Granted, the company's shares are lagging behind the overall market so far in 2019. However, Eli Lilly still is a stock to watch, in large part because of its progress in diabetes.

Type 2 diabetes drug Trulicity remains a big winner for Lilly, as does its long-acting basal insulin Basaglar. There are several diabetes developments for investors to look forward to in the near future that could also boost Lilly's fortunes.

The company awaits U.S. and European approval for adding cardiovascular-outcomes data to its Trulicity label. It hopes to win approvals in Europe and Japan for ultra-rapid Lispro for type 1 and type 2 diabetes. In addition, Lilly is waiting on Food and Drug Administration (FDA) approval for its first connected device, a pre-filled insulin pen, as well as nasal glucagon.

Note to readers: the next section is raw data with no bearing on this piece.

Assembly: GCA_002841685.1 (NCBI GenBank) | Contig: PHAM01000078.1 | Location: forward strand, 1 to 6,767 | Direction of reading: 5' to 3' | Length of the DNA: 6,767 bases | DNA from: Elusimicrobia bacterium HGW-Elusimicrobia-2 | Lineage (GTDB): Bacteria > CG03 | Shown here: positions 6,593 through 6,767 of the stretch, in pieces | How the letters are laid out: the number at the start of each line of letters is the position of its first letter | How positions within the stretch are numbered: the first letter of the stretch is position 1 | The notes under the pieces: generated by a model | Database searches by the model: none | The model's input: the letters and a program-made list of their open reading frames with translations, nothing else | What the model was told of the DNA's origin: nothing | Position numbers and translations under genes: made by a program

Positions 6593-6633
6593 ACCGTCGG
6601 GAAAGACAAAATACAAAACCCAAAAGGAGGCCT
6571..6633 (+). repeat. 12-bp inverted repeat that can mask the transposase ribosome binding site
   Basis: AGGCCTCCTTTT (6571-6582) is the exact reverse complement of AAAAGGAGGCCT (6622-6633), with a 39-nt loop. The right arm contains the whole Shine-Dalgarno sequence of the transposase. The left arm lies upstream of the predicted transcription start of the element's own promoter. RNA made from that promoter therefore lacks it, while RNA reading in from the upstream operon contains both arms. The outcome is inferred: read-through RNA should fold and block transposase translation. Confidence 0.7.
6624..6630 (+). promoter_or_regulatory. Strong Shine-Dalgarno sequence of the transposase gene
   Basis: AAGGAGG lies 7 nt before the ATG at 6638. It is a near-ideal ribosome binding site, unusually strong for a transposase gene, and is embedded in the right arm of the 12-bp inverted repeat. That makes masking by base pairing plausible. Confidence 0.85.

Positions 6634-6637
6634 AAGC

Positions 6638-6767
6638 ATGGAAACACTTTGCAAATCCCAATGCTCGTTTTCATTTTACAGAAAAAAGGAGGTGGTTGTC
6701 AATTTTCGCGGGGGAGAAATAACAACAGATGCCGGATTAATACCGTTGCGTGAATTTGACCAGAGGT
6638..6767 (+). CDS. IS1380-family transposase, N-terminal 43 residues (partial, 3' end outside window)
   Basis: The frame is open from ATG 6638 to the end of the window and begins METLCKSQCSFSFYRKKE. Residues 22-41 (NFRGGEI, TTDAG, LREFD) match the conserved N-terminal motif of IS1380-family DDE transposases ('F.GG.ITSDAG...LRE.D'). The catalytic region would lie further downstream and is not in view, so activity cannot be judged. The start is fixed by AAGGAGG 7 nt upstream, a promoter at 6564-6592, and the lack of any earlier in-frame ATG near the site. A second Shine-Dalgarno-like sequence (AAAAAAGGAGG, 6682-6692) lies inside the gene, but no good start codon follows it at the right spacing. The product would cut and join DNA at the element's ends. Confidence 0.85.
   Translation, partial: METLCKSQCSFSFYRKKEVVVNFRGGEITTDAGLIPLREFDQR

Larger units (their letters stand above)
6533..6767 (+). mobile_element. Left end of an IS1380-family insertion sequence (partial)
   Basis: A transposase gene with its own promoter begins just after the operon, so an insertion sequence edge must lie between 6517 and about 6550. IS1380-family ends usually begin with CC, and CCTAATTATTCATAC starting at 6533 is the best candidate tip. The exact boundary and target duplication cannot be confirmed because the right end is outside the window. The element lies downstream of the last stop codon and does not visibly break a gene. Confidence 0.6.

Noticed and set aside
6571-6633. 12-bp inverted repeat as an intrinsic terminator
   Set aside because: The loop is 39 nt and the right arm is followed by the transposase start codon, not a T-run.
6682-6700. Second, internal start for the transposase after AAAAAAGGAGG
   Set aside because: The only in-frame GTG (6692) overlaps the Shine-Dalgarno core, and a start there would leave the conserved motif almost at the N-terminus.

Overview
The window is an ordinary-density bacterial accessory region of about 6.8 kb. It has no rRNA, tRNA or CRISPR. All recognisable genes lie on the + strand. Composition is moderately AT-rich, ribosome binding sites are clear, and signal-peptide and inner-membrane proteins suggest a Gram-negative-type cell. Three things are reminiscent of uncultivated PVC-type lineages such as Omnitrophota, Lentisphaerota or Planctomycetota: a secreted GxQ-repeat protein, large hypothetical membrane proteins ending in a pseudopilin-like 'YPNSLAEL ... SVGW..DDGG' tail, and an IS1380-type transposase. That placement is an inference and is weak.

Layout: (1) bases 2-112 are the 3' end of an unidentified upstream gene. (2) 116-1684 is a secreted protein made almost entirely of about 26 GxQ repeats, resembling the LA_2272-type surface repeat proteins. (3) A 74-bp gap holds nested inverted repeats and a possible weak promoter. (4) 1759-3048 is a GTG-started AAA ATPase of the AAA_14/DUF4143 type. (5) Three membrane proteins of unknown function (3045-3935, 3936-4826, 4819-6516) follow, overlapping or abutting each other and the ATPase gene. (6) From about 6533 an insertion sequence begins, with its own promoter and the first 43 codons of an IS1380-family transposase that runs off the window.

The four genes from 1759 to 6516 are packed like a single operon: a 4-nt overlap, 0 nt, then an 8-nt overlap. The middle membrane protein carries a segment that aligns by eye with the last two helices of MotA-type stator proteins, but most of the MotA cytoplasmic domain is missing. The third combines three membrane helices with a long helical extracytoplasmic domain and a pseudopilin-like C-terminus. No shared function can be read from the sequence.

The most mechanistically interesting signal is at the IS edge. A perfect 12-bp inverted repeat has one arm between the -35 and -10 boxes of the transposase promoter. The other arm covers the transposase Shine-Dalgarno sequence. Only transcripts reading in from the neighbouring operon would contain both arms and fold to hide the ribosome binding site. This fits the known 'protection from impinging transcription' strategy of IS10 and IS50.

But Lilly isn't just focused on diabetes. The company is a leader in immunology, neuroscience, and oncology, too.

Two new products to especially keep your eyes on are migraine drug Emgality, which won FDA approval in September 2018. Lilly's acquisition of Loxo Oncology could also give the company a great new cancer drug. The company expects to file for approval of LOXO-292 in the U.S. later this year and in Europe soon afterward.

A company of "firsts"

Sean Williams (Medtronic): Though there may be highfliers to be found among diabetes drug and device makers, the top diabetes stock on my watchlist is pretty much always device-giant Medtronic.